By Heather Clark 

RALEIGH, N.C. — A federal judge appointed to the bench by then-President Ronald Reagan has ruled that the North Carolina Department of Public Safety and the Lanesboro Correctional Institution were in error in declining to recognize an inmate’s religion as humanism, and prohibiting him from forming a humanist study group.

“[D]efendants have not demonstrated a secular purpose for denying humanism recognition as a religious group or for the decision to prohibit humanist inmates from organizing group meetings,” wrote U.S. District Judge Terrence Boyle on Thursday.

“Defendants’ refusal to recognize humanism as a faith group and to accommodate humanist meetings violates the Establishment and Equal Protection Clauses,” he said.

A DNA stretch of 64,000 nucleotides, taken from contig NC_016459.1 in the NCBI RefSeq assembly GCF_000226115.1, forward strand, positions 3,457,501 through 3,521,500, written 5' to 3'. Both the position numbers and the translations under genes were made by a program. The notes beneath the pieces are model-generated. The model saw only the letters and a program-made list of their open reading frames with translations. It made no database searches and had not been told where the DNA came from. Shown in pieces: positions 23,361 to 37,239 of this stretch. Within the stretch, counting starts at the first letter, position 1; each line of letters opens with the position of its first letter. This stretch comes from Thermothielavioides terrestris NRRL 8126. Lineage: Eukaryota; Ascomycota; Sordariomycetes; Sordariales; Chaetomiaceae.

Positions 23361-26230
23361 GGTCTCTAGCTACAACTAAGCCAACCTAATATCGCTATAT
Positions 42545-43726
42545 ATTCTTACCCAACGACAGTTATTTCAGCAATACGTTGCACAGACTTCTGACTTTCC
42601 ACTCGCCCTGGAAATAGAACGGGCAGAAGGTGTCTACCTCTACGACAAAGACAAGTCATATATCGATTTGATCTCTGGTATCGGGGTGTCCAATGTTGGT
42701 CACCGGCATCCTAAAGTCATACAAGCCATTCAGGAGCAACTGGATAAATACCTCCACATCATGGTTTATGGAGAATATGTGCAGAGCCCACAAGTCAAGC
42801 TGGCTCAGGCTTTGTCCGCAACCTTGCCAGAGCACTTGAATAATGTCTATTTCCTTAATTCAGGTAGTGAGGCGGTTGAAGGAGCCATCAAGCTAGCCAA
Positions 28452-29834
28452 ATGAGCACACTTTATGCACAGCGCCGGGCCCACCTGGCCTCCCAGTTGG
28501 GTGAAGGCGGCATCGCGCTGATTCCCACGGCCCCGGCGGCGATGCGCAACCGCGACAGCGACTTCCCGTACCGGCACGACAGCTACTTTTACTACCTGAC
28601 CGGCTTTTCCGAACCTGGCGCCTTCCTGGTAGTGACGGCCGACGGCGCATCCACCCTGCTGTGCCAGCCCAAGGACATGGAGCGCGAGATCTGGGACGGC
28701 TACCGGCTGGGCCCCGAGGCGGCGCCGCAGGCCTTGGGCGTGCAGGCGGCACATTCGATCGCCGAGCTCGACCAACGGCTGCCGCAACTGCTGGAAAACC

As previously reported, the American Humanist Association (AHA) had filed suit last July on behalf of Kwame Teague, who has been behind bars since 1996 and wishes to meet with other humanists who share his views. His records indicate that he is Islamic, but he has requested that officials change his religious affiliation to note that he is rather a secular humanist.
However, the North Carolina Department of Public Safety does not include humanism or atheism in its list of recognized religions, as it does not view adherents as being a part of a religious group.

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